Board of Regents fall meeting Q&A with Fenton Krupp ’24

The St. Olaf Board of Regents held its first meeting of the academic year on Oct. 14 and 15 over Zoom. The Messenger interviewed Fenton Krupp ’24, the Board of Regents Student Committee (BORSC) coordinator and student observer to the board. The interview appears below and has been edited for length and clarity.


How did the first Board of Regents meeting go?


Krupp: Overall, pretty good, I think. We had some interactions with a lot of students at the meeting, so that was great. BORSC did not formally present, and there’s a bunch of reasons that go into that, but overall, we still got the chance to bring a lot of student voices to conversations, so that was really good. It’s also just a really exciting time for the Board; they have this giant taskforce and plan that’s one of the largest projects that’s been brought to the Board’s attention in recent years.


What is the taskforce for?


Krupp: It’s really radical, kind of. It’s basically reimagining a lot of parts of the St. Olaf experience. The one that I’m going to be getting a lot of input from students about is changes to advising and mentoring and support on campus, because that’s an area that St. Olaf has a lot of really great resources in that are A. underutilized and B. could also be improved. So, looking at how we can better connect students to stuff like the Wellness Center, the Counseling Center, and other support networks on campus is something that the PLT (President’s Leadership Team) is going to be focusing on a lot this year at the direction of the Board.


What role did the Board play in the task force?


Krupp: Last year, the Board created a task force, and over the course of last year, this task force looked at creating a new vision for St. Olaf and they created action items to carry out that vision. One of the action items they came up with was to revamp advising and mentoring and support.


You mentioned you brought student concerns. Were these specific students who reached out to you? How did that work?


Krupp: There were two sessions that students spoke at. The Board meetings happen over two days, so we had one student session each day. The first day, we had students in one of the committee meetings. The Board has ten committees, and the BORSC chair — me — sits on the Community Life Committee. So that session opened with talks about admissions and marketing strategies, and we heard from the Taylor Center and Student Activities Office. Then we had breakout rooms. We had 20 minutes of breakout rooms, so we had students, faculty, PLT, and Regents. What did we talk about there? Nothing super productive. We had “why are you a Regent,” “why are you on BORSC,” and “what do you hope for St. Olaf for the year,” but that session was really more to give Regents an idea of what students are like this year. You can’t really do that in 20 minutes. So, not super productive, other than that it exposes a few more BORSC members to the Board, which I think is really vital for understanding how the Board works and also starting to humanize students a little more.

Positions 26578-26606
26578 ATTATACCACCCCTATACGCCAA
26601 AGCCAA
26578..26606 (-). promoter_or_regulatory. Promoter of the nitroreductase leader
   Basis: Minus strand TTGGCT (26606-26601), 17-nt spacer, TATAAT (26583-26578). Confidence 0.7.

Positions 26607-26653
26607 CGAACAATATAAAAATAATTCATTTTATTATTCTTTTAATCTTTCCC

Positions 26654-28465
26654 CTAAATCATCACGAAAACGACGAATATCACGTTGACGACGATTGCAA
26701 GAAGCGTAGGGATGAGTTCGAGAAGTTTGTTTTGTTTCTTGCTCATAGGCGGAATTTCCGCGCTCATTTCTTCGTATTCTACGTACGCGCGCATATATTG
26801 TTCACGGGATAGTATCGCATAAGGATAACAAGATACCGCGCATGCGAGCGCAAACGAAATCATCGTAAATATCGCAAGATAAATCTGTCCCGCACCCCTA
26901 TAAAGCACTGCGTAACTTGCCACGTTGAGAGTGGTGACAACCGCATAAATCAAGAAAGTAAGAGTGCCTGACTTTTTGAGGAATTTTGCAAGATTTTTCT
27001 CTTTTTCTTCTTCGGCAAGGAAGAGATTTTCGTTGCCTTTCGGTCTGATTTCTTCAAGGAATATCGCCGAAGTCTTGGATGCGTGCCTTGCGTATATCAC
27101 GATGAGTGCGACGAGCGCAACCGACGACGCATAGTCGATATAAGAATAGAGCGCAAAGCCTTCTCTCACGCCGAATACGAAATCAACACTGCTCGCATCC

So that was the first interaction students had. The second one was on the second day of meetings, which was when we brought in student leaders from all over campus. We had JCs, Taylor Center mentors, Piper Center Peer Advisors, SGA people, senators. In that session, we looked at the advising and mentoring plan. The Board uses the language of “developing the whole person” — a holistic approach, looking at what that approach looks like, what could we possibly implement. It was slightly more productive in that we had more time and it was a little more focused, but I will say that session sort of also lacked direction. The Board is not the one who is going to be doing much of the groundwork of developing this plan, so I think it was good to have some voices from students and for the Board to hear that, but at the same time they had already decided what they were going to do, which was to delegate this work to the PLT.


Besides the student presentations, what else happened at the meeting?


Krupp: The current Board chair likes to open meetings with presentations from the President and the [President’s] Leadership Team. The college is doing well, generally. Class sizes are on track, the capital project is going on right now for Ole Avenue, that is still on schedule and budget, so the Board is happy to hear that. They are looking to continue to increase DEI (diversity, equity, and inclusion) work on the Board. The Board has a bunch of different subcommittees, and they all added DEI language to their charters recently. There has also been the formation of a DEI committee on the Board of Regents. I believe last year was the first year for that, but it is really starting to take off this year, which is good, because I’m not sure that a lot of people know that the Board is actually — at least seemingly — trying to work towards a slightly more equitable St. Olaf.


What work do the committees do?


Krupp: There are 10 committees, so there is a lot of different work. There’s finance; there’s investments, which did work with CJC (Climate Justice Collective) last year; there’s the executive committee, they focus on PLT’s salaries and the president’s salary; there’s the recruitment committee, they look for new Regents and do governance stuff like bylaws. I am only in one of the committee meetings, so I can really only tell you what is going on in Community Life, because the summaries for committee meetings are about a minute or two when they report to the whole Board, which is the meeting that I am in. Other than that, I know that there are some other things going on that I am not privy to, just because there are executive sessions which are only Regents. There are meetings that even I don’t get to go to at the Board of Regents as the student observer.